Searching for the authentic me
Last update
2021-08-30 12:36:55

    Growing up with your starters

    Artist:  esasi8794 / Twitter


    The captions are also really cute, although they mostly describe what’s in each photo:

    Bulbasaur: Somehow, nomming on my clothes… has become a weird habit of theirs.

    Venusaur: That hasn’t changed now that they’ve grown, but they’re very gentle.

    Charmander: It’s my first attempt, but I made a plushie so that he wouldn’t get lonely.

    Charizard: That plushie seems to be his favorite even now.

    Squirtle: Squirtle’s a bit timid and hides behind me at the smallest things.

    Blastoise: Looks like they’re scared of the first Pichu they’ve seen. You’re not really hiding!


    This is adorable


    You forgot these!!!


    I’m disappointed that these were left out


    This Thread


    Read it.  Read it all.

    Like DAMN.




    The Uncle Ben logo is a real guy. He wasn’t named Ben. He was a waiter at s restaraunt some Ad Guy frequented, and they used his image for the brand without ever letting him see a penny of it. I don’t know whether the “uncle” part of his name is a slavery theowback like this person said, but that information wouldnae surprise me. Either way it’s an insanely fucked up story.


    This makes me so fucking infuriated and upset I fucking swear. Change did not come soon enough and there’s still so much to be done.


    "Stop scrolling and please help me spread the word, because if I've landed on your page you're most likely either a black woman or someone who cares about black women and the simple phrase I'm about to share could help save a black woman's life.

    Doctors are to black women what police officers are to black men. That may seem controversial but I believe it to be true and I speak from personal experience.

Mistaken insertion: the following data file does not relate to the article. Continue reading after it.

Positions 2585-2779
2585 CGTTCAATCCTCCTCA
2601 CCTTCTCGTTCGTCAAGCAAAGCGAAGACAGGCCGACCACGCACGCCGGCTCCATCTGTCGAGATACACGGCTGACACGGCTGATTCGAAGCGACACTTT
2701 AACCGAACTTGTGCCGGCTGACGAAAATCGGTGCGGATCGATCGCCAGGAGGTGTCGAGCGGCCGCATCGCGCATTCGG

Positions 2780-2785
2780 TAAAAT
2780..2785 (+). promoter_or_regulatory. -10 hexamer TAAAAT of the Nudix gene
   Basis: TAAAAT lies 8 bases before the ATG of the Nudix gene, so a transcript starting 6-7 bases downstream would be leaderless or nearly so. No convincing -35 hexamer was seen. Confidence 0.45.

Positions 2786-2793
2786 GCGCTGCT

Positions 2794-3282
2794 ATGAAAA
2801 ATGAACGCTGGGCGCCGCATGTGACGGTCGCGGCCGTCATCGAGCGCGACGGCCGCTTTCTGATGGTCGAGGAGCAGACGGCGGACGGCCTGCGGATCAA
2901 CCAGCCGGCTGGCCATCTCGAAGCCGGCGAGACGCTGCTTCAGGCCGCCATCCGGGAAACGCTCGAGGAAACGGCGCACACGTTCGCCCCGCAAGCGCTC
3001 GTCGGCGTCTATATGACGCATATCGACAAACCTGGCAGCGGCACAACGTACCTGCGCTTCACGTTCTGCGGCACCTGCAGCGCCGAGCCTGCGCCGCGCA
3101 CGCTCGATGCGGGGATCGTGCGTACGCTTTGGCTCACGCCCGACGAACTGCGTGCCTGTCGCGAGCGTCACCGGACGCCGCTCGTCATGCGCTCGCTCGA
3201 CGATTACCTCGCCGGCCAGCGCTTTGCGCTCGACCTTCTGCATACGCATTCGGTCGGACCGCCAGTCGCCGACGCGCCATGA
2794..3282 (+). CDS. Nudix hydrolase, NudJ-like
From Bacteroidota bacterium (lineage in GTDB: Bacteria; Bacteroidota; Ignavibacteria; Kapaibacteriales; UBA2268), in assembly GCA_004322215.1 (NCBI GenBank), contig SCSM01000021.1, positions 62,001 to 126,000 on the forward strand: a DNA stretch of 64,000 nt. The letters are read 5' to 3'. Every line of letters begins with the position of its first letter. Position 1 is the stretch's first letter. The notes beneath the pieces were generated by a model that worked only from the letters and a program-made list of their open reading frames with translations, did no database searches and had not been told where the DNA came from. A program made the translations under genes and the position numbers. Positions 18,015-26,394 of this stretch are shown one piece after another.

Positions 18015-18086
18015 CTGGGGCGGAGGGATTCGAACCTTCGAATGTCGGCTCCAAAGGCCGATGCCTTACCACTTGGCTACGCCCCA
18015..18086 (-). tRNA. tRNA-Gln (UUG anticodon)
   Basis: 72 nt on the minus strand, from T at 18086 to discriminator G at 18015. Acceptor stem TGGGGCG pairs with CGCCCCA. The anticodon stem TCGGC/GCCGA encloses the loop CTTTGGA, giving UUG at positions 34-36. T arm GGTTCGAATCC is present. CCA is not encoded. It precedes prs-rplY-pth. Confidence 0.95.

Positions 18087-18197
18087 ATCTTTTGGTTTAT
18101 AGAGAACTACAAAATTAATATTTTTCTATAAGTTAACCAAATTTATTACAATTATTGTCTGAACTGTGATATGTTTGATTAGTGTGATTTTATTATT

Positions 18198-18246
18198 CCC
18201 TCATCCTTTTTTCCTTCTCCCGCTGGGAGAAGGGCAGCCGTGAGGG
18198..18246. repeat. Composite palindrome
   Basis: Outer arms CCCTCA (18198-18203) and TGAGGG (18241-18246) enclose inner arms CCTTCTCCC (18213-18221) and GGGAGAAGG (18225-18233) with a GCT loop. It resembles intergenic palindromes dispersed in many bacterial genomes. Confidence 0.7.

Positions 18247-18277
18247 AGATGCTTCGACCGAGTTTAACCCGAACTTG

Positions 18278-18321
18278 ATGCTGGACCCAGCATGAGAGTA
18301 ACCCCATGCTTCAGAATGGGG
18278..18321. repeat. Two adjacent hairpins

If you've seen this TikTok you know that a 2016 study showed that 50% of medical students and residents thought that black people couldn't feel pain the same as white people.

    And we learned from this video that because of a 1999 study, to this day, there's a black correction factor for the creatinin levels in black people's kidneys, meaning we're less likely to recieve a kidney transplant if needed.

    So if you go to a doctor, feel you aren't getting proper treatment or they refuse the treatment you've requested, say to them the following:

    I will need you to document on record that you are refusing the treatment (or medicine) I've requested, and the reason you are doing so."


    This works. I have used it in other situations. If medical staff have to document and take responsibility and be on the hook legally for doing shady shit they behave much differently.

    If you weren’t already going to spread this advice because black women are at risk, then spread it because it’s applicable to everyone else as well, including you reading this.

    But particularly women, and especially black women.

    ‘Race and racism is a reality that so many of us grow up learning to just deal with. But if we ever hope to move past it, it can’t just be on people of color to deal with it. It’s up to all of us – Black, white, everyone – no matter how well-meaning we think we might be, to do the honest, uncomfortable work of rooting it out. It starts with self-examination and listening to those whose lives are different from our own. It ends with justice, compassion, and empathy that manifests in our lives and on our streets.’ — Michelle Obama